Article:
Simple. You have at least one story for each value. A story that demonstrates that value in action.
If you have no stories demonstrating the value, they are aspirational.
You no doubt have stories about finding an error in your billing and correcting it (honesty), accepting a returned pair of shoes that had obviously been worn (customer service) or your company efforts at recycling (sustainability).
The best stories show your values being put to the test
If honesty is one of your values, do you have a story about turning down a game-changing offer because it was unethical? Or firing a critical member of your team because you found she lied during the hiring process?
When you have stories that demonstrate the value in action, and especially when adhering to the value when it was uncomfortable, inconvenient, and not profitable, you have authentic values.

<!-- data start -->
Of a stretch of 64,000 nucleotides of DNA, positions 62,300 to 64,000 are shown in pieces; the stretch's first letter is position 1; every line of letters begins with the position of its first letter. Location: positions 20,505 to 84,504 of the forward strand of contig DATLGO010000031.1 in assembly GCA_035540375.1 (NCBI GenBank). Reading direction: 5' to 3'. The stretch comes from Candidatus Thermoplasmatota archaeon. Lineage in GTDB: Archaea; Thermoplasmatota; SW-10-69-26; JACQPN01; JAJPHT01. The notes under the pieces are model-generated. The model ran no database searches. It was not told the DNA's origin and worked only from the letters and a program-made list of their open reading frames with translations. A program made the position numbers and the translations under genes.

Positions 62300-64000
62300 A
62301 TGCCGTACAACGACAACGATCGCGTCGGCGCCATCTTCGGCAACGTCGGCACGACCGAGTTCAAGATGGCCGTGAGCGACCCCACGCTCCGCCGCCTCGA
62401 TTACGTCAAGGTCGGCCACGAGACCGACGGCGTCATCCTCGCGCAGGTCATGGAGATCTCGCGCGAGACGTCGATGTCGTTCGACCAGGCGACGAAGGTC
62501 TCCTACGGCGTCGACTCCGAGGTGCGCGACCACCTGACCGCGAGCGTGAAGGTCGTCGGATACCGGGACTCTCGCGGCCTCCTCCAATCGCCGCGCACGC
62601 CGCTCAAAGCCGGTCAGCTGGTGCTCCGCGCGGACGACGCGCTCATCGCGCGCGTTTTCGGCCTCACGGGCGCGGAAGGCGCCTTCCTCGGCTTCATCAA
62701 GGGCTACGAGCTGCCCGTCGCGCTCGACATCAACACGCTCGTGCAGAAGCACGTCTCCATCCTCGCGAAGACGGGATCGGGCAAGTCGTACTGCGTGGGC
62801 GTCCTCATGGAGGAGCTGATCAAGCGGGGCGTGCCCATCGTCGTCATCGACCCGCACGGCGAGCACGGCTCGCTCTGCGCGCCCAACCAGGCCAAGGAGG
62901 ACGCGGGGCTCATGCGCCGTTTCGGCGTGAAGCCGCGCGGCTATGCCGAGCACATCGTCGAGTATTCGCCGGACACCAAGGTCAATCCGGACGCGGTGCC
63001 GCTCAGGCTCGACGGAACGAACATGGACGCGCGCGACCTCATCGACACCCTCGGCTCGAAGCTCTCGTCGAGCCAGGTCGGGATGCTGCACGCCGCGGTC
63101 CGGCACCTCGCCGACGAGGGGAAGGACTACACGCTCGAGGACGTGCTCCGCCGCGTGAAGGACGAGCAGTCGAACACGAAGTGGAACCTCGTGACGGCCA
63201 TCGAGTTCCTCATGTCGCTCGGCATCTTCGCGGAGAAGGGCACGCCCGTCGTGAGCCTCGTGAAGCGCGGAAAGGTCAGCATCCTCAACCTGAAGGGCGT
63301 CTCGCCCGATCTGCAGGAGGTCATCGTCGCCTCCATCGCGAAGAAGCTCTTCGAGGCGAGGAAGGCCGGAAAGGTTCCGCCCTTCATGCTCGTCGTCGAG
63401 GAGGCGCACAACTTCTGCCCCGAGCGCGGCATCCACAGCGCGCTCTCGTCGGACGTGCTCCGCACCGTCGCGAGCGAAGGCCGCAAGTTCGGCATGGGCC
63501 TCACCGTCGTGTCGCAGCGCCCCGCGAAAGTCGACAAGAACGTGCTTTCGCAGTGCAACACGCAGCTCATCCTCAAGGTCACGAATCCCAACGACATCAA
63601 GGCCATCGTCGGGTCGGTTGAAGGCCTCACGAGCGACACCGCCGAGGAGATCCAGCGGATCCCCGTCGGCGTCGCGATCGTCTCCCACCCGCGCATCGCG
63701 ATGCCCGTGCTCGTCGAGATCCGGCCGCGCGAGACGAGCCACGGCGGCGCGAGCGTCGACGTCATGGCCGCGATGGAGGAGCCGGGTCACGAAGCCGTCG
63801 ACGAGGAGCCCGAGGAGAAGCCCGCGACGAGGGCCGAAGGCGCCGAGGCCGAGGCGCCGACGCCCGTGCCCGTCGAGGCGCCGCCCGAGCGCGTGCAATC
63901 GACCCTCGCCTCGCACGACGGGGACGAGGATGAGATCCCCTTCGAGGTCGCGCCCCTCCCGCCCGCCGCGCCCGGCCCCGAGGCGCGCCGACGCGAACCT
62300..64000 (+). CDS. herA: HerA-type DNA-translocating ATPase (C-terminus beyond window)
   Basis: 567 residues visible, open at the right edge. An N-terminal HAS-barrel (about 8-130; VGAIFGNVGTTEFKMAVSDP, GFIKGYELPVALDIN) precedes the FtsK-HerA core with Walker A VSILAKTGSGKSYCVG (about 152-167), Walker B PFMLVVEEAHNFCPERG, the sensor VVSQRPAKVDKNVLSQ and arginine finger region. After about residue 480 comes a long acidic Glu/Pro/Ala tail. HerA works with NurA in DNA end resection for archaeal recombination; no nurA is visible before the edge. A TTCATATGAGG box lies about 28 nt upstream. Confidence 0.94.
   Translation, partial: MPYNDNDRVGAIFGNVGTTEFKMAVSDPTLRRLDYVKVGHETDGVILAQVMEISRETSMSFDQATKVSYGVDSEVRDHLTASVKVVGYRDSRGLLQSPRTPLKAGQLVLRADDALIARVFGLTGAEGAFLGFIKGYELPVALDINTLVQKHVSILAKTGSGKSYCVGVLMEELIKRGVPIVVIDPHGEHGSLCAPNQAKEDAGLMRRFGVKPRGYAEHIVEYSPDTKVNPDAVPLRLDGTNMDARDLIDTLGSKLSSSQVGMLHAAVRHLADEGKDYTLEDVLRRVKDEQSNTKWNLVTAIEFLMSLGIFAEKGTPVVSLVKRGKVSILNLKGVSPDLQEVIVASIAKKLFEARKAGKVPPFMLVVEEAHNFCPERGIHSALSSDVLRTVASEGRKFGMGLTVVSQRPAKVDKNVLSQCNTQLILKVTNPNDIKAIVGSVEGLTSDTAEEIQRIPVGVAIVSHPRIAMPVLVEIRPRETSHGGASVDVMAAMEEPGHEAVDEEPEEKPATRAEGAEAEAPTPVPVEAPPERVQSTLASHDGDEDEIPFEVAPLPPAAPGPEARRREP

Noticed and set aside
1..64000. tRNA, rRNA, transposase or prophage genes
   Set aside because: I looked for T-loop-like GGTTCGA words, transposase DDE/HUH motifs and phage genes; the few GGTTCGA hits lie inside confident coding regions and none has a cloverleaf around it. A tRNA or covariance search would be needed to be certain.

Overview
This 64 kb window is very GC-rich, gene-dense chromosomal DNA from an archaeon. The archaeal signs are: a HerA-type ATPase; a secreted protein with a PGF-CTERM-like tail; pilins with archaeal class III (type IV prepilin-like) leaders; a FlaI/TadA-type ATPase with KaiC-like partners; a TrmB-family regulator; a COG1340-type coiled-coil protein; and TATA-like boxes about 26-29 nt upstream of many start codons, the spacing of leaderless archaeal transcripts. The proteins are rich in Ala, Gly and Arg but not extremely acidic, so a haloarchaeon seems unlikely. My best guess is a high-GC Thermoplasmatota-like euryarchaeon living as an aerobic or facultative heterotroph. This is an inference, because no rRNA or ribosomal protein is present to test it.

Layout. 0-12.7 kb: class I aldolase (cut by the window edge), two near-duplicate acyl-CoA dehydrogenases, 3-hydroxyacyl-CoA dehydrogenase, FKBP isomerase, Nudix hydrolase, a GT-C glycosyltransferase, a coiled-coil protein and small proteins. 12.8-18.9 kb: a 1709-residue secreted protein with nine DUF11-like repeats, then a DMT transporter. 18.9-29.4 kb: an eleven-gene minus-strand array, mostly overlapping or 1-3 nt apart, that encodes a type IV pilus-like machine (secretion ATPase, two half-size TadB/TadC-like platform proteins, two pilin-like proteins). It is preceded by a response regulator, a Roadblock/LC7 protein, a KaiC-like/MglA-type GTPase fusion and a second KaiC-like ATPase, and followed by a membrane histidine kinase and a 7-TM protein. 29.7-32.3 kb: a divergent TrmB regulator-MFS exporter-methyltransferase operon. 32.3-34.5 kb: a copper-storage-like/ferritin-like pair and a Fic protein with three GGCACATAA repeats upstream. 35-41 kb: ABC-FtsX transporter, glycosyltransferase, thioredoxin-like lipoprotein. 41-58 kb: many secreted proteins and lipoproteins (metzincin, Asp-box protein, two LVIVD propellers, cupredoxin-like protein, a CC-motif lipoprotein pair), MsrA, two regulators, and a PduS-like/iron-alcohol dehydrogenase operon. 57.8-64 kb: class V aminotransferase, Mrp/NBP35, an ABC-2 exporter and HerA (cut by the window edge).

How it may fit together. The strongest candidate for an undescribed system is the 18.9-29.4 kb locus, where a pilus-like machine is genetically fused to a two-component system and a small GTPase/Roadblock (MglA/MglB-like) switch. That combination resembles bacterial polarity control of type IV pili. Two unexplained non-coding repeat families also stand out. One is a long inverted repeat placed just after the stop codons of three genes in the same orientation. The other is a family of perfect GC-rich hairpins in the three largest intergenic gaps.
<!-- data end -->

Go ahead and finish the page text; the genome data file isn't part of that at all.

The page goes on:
Values + Stories = Brand
This is where it really gets interesting.
Your values plus your stories are the foundation of your brand.
This is where those values leap off that dusty shelf, rise from your old business plan, and, like the Velveteen Rabbit, become real.
How this magical equation works will be the subject of the next several blog posts. We will look at creating your value statement, review two companies who are living their values and see how they weave their stories throughout their web site and their marketing.
They may be big companies but what they do can scale down to the smallest small business. Like yours.
So dust off your values statement or, if you haven’t thought about this, now is a good time to start!